For nitrate control you want to choose fast growing plants (slow growing plants like anubias won't do much). Anacharis or pennywort would be a good choice (although the anacharis tends to be a favorite snack for goldfish :P). Swords might be a good choice too and moss balls (although those may get eaten too.... only way to find out if your fish have a taste for certain plants is to try!). I'm sure others will have plant suggestions for you. Check out planted aquariums central site, many people here including myself have ordered from them and its a good site to learn about plants http://www.shop.plantedaquariumscentral.com/Live-Aquarium-Plants_c6.htm

If you have a bare bottom tank you can use small glass or terracotta pots to plant plants. I use glass pots from craft stores that are sold as votive or candle holders. Some plants can be tied to rocks or driftwood, such as anubias or java fern. Other plants such as swords or vallisinaria need to be planted in substrate. Some plants, like anacharis or pennywort can be either planted or floated.

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A bog filter is great for handling nitrates (as well as other wastes). I made a mini bog filter for an outdoor tank. http://www.kokosgold...container-pond/ When I decide to set up an indoor tank again, I will make one for that, with the same plan, just using a nice flowerpot as a container rather than a tote.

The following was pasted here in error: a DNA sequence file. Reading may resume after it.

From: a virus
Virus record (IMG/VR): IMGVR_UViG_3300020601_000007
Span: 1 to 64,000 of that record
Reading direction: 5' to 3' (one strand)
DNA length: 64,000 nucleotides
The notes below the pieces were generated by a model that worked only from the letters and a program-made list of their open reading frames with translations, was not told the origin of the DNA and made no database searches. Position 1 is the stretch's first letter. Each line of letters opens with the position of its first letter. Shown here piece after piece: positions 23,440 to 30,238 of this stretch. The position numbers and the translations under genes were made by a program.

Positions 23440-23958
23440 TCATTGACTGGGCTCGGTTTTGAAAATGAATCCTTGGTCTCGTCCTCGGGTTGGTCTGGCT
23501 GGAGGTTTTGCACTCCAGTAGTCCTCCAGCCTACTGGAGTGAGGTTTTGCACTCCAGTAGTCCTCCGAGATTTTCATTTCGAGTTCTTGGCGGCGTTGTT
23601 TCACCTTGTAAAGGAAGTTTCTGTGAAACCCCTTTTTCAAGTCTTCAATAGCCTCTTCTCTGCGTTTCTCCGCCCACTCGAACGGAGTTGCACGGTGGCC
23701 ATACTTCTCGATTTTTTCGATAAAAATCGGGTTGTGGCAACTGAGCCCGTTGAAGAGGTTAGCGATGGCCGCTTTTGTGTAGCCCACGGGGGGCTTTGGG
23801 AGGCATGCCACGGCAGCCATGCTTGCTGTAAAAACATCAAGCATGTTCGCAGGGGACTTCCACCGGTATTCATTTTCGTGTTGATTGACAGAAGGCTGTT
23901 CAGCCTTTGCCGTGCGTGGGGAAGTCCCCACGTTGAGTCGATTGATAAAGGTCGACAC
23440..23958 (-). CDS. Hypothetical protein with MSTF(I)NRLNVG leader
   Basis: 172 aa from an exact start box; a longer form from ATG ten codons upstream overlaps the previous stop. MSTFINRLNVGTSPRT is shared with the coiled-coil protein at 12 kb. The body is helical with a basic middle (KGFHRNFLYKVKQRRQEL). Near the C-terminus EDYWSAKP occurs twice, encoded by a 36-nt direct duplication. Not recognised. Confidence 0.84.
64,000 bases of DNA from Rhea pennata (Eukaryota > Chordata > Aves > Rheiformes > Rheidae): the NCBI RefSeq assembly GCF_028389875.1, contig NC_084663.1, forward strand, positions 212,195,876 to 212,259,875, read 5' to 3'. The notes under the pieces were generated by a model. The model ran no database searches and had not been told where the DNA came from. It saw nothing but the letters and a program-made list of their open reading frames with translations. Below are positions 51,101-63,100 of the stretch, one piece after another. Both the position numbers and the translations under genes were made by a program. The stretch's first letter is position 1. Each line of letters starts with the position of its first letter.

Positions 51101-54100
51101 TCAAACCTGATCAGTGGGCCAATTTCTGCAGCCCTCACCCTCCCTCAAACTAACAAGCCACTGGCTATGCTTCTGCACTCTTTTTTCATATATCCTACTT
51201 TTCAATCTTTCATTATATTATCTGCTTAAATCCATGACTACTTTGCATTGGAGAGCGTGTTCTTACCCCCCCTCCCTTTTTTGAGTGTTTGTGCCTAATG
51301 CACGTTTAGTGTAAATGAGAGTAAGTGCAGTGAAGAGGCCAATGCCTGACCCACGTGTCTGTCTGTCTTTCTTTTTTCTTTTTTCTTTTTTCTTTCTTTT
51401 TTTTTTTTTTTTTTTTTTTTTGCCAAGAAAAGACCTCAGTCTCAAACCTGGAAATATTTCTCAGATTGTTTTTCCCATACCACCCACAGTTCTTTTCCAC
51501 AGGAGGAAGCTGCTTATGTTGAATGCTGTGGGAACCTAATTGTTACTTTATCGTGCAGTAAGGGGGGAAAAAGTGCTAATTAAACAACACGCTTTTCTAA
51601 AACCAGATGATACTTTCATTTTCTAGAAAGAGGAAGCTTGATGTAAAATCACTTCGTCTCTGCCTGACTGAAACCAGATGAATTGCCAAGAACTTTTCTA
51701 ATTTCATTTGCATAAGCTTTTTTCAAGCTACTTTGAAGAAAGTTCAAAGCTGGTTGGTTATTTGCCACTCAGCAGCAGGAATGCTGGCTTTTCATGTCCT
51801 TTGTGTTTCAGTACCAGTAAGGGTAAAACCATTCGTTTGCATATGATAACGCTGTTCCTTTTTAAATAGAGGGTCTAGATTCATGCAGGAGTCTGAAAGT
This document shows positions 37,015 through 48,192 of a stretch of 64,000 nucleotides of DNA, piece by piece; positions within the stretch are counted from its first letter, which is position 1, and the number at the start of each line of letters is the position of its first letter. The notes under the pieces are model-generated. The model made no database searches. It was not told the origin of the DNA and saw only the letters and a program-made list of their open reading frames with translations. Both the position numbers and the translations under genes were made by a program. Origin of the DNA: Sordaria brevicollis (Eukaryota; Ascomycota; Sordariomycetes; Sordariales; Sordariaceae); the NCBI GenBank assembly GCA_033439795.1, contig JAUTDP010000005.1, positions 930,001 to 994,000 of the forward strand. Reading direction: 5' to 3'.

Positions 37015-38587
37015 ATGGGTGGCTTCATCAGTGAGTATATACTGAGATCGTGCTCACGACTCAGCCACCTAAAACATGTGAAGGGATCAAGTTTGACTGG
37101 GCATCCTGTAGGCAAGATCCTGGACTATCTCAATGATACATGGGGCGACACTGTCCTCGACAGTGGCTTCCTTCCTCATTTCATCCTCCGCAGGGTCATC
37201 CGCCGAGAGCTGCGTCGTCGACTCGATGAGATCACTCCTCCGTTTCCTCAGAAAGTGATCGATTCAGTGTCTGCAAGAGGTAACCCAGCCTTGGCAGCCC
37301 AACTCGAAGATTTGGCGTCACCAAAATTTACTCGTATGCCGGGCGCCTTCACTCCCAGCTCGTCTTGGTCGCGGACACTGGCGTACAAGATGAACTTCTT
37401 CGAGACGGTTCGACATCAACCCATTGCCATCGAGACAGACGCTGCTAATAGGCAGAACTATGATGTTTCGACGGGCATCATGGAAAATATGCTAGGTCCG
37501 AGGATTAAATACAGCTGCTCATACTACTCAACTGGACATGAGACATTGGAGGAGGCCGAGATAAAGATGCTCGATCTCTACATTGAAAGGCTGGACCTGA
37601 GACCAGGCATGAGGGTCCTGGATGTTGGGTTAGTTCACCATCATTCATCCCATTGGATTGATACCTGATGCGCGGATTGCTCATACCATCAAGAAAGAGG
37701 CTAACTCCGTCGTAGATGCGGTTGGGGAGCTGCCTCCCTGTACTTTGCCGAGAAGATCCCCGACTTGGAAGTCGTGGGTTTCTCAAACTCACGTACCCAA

You can use a bog filter two ways -- as the filter for your tank, which also serves as a flowerpot full of healthy houseplants; or you can use it outdoors to pretreat your tap water. In the latter case, You need a tank or barrel at least as large as your fish tank (bigger is better) for the water you are treating. You fill it and pump the water through the bog filter. A very small pump is adequate for this job. When you need to make a water change, use this filtered water and replace it with tap water. The plants should consume all of the nitrate between water changes.

Here's a great way to put plants in the top of your aquarium. http://www.aquaticec...cs--Hydroponics . They have little "net pots" that fit in the holes. You can put the bare roots of the plants in the pots. Here's one floating in an outdoor tank.

IMG_0788-1.jpg

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I have become a great fan of non-aquatic plants to use for nitrate control. All my goldfish tanks have some pothos on them now, and even just a few pieces already make a difference. I also seem to be luckier with these plants, as most of my fish will mercilessly destroy any aquatic plants.

The links shakaho provided are very very helpful! :)